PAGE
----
With Denver Broncos Head Coach Nathaniel Hackett and quarterback Russell Wilson in town, come one, come all to the offensive explosion soon to fuse together at Mile High. The high-octane, uber-successful duo will be tasked with slaying the goliaths that lie ahead in their division.
You either have a franchise quarterback in this league or you’re a team looking for one, and with Wilson now ten-toes down in Denver, who’s to say the Broncos – a team looked upon as a ‘QB away’ for multiple seasons – couldn’t, and shouldn’t realize all expectations come the turn of the New Year?
Though Denver had to part ways with tight end Noah Fant, they acquired Wilson without giving up Jerry Jeudy, Courtland Sutton, Tim Patrick or even rookie standout Javonte Williams. It’s an absolute home run from the top down. The hiring of the offensive-minded head coach in Hackett who spent the last three campaigns mastheading the Packers’ offense could present a match made in heaven for a city hungry for success under center since the retirement of Peyton Manning.
With the aforementioned Jeudy, Sutton, and Patrick representing Wilson’s top three targets on a weekly basis, the key for success will likely lie with second-year ball-carrier Williams and the impact his production will have in making Wilson more comfortable in Denver – and giving him something he never had in Seattle. Under Head Coach Pete Carroll, it was a common offseason theme that the Seahawks were going to improve the run game in order to lift the onus on Wilson. Long story short, it never worked out that way. But in Denver, rather than the run game proving to be a yearly fallacy, handing the ball off to Williams with confidence to gain yards in chunks will keep the tread fresh on Wilson’s throwing shoulder. So, when the time comes to stretch the ball on a nine-route to Jeudy, or pump in a throw between the closing safety and ranging corner to the big body of Sutton or Patrick, Wilson won’t be 45 throws into his script and chasing points late in the ballgame. It’s the formula for a well-rounded offensive attack and while the nine-time Pro Bowler’s hero-ball style of gameplay has taken over headlines and nightly highlight reels, the need for heroics to sneak out wins may not be needed each game for Wilson. That, for now, should provide a sense of comfortability.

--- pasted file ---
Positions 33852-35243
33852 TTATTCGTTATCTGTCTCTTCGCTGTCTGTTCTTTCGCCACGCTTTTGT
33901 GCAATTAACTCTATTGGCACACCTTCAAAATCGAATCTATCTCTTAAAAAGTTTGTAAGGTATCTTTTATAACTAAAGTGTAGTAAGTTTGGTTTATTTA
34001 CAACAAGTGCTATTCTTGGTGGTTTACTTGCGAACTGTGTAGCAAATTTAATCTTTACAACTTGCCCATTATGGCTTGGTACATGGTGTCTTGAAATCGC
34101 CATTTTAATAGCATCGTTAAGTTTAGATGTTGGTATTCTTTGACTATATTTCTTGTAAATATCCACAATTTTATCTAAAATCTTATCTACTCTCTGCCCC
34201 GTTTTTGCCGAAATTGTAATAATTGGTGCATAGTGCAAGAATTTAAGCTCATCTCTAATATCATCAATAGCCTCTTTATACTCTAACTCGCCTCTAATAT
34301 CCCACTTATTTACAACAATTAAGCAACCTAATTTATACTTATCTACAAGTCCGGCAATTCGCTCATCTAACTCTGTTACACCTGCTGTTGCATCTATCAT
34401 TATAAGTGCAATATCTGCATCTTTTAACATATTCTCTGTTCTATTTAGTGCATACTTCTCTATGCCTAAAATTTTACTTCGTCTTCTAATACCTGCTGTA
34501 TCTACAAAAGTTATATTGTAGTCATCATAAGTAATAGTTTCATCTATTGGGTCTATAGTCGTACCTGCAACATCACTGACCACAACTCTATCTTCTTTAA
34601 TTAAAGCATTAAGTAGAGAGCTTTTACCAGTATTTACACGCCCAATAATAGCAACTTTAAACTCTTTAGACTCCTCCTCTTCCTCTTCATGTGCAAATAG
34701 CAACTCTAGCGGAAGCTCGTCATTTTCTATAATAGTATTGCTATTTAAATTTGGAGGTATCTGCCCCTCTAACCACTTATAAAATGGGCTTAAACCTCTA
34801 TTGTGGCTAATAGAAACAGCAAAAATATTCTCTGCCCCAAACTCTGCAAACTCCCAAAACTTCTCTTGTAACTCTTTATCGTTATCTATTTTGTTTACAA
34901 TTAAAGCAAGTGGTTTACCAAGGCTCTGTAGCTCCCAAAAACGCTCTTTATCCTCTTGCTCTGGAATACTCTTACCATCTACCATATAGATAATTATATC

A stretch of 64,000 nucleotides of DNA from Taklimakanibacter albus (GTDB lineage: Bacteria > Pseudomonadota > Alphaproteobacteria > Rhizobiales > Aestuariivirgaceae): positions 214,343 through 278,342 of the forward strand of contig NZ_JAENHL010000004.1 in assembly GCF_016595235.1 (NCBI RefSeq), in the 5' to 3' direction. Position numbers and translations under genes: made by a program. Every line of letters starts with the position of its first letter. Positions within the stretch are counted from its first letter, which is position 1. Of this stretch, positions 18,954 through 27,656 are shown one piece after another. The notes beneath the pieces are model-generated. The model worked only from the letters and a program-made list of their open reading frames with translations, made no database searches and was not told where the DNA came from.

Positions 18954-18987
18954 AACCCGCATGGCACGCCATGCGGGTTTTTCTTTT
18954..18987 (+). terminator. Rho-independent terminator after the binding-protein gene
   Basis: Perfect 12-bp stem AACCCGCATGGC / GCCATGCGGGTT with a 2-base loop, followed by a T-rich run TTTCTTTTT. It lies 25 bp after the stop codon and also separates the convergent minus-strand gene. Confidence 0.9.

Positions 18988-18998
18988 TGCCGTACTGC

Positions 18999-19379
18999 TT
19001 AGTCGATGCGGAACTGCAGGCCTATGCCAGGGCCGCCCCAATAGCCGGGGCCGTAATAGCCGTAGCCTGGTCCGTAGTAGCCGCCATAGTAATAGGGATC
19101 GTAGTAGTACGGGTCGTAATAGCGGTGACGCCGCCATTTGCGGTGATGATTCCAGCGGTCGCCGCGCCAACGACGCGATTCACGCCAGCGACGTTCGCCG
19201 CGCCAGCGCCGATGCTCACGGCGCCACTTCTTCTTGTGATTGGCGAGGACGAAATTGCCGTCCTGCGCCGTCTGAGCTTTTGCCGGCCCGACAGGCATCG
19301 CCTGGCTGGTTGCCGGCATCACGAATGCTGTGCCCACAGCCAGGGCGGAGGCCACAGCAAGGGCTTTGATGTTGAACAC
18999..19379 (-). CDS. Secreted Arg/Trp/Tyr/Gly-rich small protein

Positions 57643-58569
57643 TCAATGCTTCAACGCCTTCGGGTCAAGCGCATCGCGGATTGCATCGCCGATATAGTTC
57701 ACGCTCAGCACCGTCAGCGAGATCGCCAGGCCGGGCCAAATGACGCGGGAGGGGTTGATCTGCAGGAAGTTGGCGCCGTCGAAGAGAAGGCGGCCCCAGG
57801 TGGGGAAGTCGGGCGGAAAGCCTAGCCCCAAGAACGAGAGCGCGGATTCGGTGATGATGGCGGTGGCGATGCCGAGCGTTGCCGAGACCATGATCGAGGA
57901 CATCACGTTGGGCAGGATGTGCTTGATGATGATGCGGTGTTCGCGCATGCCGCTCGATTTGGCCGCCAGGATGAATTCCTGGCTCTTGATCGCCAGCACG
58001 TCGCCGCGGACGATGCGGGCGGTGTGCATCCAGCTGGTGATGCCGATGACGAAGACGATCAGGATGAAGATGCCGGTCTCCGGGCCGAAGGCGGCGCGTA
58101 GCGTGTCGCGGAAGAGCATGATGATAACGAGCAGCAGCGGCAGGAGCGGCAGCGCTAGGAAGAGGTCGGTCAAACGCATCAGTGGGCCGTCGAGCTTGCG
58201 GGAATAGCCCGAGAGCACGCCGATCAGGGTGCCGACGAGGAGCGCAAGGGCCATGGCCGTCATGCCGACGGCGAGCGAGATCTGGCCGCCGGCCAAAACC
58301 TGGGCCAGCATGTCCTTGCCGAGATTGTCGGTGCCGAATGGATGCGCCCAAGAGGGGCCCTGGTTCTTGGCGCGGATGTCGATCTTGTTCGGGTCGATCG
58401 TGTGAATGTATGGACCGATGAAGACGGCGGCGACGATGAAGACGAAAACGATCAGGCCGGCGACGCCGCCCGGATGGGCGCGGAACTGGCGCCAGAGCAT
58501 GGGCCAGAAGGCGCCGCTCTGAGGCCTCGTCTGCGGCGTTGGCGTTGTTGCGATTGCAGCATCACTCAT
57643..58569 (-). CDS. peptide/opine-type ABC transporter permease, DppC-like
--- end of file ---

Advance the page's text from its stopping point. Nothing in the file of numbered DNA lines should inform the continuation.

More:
All the ingredients are there for Denver to enjoy a plentiful helping of success and win within an ever-deepening AFC West talent pool. While each divisional matchup deserves a primetime spotlight and the headlining names scattered on both sides of the ball will make for outstanding football, the duo of Hackett and Wilson could push the Broncos over the top and meet their long sought after goals of a division title – and potentially more – when the dust finally settles in the West.
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